So on May 11, conservative New York Times columnist David Brooks wrote a column with the headline, “For Iraqis to Win, the U.S. Must Lose.” The point was pretty basic — the people who eventually end up with power are not going to be people who are seen as US stooges. Going into the war, the biggest US stooge was Ahmed Chalabi. As it turns out, the Bush administration was his stooge, but I doubt that’s how it’s perceived in Iraq.

Earlier this week, Chalabi’s funding was cut off by the Pentagon, as of today he’s been thrown off the Interim Governing Council, and his home and offices have been raided. That would seem to indicate that he’s completely out of favor with his former allies in the Bush administration, but perhaps the alternate explanation makes more sense. Recent polls have shown that Muqtada al-Sadr, who has been under assault by the coalition for a couple of months, is the second most popular leader in Iraq. The most popular, Grand Ayatollah al-Sistani, has had a somewhat rocky relationship with the coalition as well. Could it be that the Pentagon is throwing Chalabi in the briar patch in order to boost his legitimacy going into the handover on June 30 and the elections (whenever they happen)? As it is, Lakhdar Brahimi has said he isn’t going to include Chalabi in the caretaker government, so Chalabi is out of power in a month either way. If he’s the guy the the Pentagon really trusts, then kicking him while he’s down may be the best move possible to increase his political viability. This possibility was raised in a comment over at Dangerousmeta, and I felt compelled to post about it myself.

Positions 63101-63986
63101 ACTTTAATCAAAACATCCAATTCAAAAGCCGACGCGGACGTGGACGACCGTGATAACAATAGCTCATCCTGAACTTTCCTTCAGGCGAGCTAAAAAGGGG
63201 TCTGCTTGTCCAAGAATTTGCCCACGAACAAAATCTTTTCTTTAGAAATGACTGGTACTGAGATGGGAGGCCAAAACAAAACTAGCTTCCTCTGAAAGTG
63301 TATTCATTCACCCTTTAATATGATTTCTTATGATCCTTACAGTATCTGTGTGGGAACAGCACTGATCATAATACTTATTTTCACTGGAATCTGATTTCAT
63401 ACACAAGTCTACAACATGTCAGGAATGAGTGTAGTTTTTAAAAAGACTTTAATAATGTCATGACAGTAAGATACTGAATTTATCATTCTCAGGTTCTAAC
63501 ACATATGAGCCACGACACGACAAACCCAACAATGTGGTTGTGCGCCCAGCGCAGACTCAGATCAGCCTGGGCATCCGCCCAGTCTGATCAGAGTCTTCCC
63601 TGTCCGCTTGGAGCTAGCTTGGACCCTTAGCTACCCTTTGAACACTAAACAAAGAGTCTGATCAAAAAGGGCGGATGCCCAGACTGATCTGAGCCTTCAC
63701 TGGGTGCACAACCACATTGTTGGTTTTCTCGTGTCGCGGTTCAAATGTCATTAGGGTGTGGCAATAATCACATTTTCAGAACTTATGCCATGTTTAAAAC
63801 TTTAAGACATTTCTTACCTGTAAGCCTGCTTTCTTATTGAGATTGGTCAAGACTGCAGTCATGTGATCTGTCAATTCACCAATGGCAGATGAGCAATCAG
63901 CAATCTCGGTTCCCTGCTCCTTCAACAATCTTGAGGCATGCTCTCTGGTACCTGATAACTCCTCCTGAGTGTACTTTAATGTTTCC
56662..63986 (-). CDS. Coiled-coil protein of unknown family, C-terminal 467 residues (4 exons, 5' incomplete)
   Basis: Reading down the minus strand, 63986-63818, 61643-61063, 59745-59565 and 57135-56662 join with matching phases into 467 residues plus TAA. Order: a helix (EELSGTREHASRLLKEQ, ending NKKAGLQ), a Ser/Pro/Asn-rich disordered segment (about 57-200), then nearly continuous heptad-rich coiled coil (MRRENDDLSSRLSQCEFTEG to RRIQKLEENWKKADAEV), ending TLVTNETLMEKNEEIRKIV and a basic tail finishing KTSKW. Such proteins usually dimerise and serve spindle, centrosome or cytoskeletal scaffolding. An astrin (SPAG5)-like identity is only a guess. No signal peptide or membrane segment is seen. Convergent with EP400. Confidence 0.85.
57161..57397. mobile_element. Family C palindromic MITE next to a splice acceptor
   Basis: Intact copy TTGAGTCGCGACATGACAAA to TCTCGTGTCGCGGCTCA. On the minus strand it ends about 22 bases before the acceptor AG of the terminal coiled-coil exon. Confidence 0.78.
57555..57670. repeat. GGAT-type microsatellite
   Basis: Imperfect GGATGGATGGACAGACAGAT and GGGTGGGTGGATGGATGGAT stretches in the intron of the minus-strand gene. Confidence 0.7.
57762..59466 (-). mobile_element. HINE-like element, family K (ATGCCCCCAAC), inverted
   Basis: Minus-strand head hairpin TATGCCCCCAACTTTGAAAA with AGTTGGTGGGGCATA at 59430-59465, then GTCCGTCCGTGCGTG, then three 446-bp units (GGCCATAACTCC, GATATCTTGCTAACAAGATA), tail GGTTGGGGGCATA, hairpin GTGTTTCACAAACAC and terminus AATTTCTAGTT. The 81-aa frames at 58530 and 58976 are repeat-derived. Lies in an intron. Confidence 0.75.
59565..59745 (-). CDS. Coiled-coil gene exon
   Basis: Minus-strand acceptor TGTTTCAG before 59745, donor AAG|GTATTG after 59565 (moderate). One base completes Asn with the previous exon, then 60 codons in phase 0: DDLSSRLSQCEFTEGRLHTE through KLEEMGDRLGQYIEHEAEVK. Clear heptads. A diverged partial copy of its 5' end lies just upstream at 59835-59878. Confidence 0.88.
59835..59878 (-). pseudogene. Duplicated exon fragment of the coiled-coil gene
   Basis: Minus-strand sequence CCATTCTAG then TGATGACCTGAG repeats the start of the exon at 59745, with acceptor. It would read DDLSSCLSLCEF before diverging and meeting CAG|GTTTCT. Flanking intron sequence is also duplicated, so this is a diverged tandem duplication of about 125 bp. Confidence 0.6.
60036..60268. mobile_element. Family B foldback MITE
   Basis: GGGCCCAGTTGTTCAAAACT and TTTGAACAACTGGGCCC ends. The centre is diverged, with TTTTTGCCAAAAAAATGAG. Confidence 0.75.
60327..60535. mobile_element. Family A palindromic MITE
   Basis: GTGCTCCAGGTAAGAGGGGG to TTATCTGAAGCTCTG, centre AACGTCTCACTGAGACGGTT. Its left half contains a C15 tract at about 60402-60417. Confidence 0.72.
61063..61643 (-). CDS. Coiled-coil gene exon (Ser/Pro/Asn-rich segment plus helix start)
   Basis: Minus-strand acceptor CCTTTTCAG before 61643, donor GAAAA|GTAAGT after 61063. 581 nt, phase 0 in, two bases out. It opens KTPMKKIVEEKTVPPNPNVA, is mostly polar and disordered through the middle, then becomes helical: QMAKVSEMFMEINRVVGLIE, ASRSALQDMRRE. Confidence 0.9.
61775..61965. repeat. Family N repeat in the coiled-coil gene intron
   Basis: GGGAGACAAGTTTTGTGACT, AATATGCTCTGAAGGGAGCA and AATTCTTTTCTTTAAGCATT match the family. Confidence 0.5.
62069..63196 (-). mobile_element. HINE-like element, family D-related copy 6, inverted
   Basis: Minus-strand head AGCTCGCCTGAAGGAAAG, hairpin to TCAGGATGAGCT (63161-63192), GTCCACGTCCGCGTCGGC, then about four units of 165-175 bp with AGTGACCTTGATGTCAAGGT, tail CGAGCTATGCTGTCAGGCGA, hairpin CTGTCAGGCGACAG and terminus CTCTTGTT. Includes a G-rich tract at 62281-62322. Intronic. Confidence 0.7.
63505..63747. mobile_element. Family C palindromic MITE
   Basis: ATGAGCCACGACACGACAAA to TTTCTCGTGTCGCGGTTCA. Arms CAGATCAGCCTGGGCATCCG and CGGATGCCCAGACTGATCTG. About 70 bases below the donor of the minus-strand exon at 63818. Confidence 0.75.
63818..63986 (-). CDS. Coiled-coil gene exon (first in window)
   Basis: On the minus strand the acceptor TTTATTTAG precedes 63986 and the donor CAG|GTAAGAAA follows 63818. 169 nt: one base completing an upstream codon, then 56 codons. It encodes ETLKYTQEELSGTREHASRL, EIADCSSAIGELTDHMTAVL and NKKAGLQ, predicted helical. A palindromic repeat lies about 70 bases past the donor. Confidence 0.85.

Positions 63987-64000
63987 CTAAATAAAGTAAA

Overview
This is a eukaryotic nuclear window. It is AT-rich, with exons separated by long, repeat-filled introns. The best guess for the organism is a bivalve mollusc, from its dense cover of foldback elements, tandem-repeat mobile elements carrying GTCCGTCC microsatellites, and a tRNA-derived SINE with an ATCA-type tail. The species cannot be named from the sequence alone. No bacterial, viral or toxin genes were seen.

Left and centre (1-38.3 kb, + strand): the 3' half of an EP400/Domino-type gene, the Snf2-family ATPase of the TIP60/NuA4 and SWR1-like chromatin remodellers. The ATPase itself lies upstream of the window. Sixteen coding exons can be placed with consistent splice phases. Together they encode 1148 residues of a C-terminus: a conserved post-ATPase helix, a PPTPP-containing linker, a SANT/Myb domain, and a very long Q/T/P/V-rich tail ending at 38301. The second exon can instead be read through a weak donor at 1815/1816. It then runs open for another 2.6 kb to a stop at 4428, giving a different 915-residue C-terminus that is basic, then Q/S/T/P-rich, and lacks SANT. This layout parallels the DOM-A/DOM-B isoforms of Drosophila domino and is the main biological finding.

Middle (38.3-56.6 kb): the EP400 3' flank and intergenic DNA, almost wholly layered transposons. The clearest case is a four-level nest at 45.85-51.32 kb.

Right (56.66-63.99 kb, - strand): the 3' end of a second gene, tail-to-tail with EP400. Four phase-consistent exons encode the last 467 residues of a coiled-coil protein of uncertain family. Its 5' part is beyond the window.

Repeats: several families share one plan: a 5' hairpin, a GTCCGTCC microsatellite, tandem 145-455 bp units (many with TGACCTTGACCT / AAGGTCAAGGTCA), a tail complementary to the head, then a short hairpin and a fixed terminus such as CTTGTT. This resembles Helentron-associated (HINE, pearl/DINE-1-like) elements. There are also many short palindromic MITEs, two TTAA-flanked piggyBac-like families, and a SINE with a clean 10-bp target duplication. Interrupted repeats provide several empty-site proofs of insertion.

Update: Josh Marshall makes a pretty good argument that the conspiratorial view of Chalabi-related events is probably off base.